Call it an adventurous PR stunt or a wild trip tinged with education. Paul Hubner, president of Baffin, is testing his company’s boots during an arduous North Pole expedition. He explains his motivation and experiences in the ice-covered landscape.
Digital Journal — “I’m exhausted but satisfied.” Paul Hubner tells me this from the North Pole, speaking from a satellite phone on an ice floe in the Arctic Ocean. He’s camping on a sheet of ice in the Arctic, where skin-numbing temperatures can sink as low as -68C (-90 F). The 47-year-old’s goal is to reach the geographic North Pole, the last degree of longitude in the Northern hemisphere. Why is he going through all this trouble?
Hubner is pulling a Richard Branson, Canadian style. As president of Baffin, a footwear firm based out of Stoney Creek, Ontario, Hubner wants to promote the ruggedness of his company’s trademark boots. In January, he tested Baffin Boots in the South Pole, where he said they withstood chilling temperatures and blowing snow.
On April 16, Hubner embarked on his North Pole mission, aiming to be one of the first Canadians to ski both poles within a three-month period. His plan is to ski more than 100 kilometres over 12 days. “There’s a sense of accomplishment at seeing both ends of the world,” he says.
He has several other incentives to journey to a region most people would be afraid of even visiting for a day: he is skiing with his two sons in the North Pole, and his youngest son Brent, 17, will become the youngest Canadian to complete the trek. “Even though the trip can be hairy at times, the rewards my sons get out of this definitely makes it worth it,” Hubner tells DigitalJournal.com.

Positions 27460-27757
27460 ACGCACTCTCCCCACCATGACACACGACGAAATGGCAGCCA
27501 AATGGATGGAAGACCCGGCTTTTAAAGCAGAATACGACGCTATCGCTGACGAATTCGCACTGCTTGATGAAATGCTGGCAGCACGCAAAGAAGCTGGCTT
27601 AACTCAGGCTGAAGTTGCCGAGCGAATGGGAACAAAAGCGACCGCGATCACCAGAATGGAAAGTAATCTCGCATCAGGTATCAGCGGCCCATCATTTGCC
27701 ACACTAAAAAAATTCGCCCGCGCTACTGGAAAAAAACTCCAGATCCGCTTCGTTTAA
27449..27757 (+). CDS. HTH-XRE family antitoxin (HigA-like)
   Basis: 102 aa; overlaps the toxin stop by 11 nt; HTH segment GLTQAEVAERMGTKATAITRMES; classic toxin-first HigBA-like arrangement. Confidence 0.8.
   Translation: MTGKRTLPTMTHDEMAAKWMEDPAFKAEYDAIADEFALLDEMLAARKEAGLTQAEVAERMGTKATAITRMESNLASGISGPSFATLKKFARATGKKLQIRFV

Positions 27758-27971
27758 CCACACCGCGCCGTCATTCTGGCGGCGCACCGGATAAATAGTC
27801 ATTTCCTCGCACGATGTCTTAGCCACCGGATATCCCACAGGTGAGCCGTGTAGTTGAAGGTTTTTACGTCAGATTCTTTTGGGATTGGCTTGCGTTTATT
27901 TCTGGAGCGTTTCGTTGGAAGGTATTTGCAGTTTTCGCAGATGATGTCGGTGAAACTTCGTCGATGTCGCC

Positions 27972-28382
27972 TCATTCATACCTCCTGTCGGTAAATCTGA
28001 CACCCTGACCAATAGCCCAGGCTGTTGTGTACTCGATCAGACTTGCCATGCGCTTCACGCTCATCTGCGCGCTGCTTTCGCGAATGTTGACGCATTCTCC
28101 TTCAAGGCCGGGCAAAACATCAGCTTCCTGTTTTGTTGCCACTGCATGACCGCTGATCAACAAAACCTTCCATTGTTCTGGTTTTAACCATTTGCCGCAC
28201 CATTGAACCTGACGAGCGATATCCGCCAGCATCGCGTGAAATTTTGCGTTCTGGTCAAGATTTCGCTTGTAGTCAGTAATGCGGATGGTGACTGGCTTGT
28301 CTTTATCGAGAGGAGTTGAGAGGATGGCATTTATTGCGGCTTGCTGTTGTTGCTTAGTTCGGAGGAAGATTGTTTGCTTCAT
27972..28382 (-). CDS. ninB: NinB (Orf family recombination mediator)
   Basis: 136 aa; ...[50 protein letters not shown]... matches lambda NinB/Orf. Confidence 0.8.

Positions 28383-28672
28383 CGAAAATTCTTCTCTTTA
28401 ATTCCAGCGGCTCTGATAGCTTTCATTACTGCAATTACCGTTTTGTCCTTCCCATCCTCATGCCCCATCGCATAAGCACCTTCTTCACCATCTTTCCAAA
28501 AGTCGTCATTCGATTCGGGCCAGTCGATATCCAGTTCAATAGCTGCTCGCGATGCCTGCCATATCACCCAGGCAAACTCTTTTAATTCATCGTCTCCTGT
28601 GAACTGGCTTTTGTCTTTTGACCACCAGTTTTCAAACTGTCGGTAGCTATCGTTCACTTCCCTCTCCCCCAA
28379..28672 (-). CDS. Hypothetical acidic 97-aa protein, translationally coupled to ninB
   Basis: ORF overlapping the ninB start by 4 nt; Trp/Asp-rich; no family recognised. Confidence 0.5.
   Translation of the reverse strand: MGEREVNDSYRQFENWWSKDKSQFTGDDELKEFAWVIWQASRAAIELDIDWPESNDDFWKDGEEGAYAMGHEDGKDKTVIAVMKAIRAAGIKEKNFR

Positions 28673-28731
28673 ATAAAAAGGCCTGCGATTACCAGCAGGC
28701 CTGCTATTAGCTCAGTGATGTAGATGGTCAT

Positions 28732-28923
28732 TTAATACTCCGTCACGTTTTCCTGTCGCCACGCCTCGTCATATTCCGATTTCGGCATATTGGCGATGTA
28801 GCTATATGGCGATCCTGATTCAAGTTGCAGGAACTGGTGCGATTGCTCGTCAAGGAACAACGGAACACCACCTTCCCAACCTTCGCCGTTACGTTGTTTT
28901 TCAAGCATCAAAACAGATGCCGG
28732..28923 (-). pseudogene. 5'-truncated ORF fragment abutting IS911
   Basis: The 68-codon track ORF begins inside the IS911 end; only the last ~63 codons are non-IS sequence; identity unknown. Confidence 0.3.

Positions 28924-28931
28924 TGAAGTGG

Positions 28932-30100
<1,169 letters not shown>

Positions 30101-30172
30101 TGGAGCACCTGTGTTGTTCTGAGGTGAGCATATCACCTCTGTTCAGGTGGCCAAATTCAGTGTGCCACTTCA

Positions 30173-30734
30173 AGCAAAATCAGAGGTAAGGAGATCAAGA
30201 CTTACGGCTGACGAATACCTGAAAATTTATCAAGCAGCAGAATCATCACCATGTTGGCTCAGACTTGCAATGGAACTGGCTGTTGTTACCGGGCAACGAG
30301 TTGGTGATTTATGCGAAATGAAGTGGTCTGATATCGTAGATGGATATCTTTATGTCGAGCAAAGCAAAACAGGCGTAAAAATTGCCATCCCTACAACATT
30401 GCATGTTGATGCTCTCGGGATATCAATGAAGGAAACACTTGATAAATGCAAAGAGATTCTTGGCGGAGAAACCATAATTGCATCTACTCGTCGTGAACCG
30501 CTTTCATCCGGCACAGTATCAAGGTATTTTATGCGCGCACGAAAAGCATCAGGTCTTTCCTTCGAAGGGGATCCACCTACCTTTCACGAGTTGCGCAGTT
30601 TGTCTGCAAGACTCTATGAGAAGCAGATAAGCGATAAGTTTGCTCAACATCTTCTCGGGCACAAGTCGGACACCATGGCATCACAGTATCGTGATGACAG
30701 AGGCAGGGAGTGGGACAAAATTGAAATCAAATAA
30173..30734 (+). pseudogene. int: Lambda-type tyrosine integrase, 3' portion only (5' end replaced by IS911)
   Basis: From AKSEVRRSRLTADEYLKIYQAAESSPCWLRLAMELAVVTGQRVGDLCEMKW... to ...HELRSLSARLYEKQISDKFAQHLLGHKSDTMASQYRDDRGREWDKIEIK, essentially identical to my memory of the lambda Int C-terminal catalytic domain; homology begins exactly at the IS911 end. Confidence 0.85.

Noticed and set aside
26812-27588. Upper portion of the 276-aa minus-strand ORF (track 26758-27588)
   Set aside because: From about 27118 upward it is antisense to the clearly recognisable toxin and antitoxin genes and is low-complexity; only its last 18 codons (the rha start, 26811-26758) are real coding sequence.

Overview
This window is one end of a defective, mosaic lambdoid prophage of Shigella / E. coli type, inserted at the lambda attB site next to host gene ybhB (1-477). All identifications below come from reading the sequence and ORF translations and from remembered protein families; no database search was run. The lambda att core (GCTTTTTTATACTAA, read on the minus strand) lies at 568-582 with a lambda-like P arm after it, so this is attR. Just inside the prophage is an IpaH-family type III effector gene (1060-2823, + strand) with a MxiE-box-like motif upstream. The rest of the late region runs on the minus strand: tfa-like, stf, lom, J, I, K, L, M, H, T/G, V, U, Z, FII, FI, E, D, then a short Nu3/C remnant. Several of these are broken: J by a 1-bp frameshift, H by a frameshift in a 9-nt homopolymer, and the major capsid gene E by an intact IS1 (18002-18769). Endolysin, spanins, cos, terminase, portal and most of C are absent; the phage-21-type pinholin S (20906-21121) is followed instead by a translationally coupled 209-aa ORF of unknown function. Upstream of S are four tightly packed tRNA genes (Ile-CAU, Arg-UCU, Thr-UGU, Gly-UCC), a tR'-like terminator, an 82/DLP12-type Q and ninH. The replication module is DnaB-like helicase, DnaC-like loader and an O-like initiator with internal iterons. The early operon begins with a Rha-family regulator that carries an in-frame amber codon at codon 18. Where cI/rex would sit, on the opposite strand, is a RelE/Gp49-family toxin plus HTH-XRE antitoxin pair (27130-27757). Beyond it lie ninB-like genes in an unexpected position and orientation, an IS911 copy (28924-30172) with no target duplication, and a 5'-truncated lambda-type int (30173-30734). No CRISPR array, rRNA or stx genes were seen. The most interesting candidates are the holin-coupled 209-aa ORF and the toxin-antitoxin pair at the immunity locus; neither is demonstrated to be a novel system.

Baffin Inc. president Paul Hubner (left) and friend Doug Stoup test the company's boots in the North Pole
His North Pole expedition is also moonlighting as a fundraising cause: as he did in the South Pole, Hubner hopes to raise money for charities Polar Bears International and Northern Youth Community Charities. In January, Hubner raised $500,000 for charities during that trip.
Hubner can’t resist extolling the advantages of the polar adventure for Baffin. “Sure, the marketing benefits are there. And it’s good to get the message across that we’re a small company and not a massive corporation with shareholders sitting around a board room.” Instead, Baffin’s president is skiing across ice sheets in the North Pole.
How is Hubner expertly navigating over treacherous terrain? He and his team had to ski around mountainous rubble that resembled “a building blown up.” They had to steer around pressure ridges before finding easier areas to ski across.
“Some people fly up here, camp out for a day and then go back to the lodge for champagne and dinner,” Hubner says. “Not us. We want to come out and spend a dozen days on the ice.”
A trip like Hubner’s also has a corollary effect: seeing global warming up close. As one of the rare adrenalin junkies to experience the effects of climate change in the Arctic, Hubner has important insight to share.
“There is far more shifting and breaking ice than there ever has been before,” Hubner notes, who skied the North Pole with his friend two years ago. “Scientists I’ve spoken to have told me I won’t be able to make this trip 50 years from now.”
He ends the conversation on a bittersweet note. “Hopefully, the world will see the deteriorating ice conditions in the Arctic. Maybe that will spark some change.”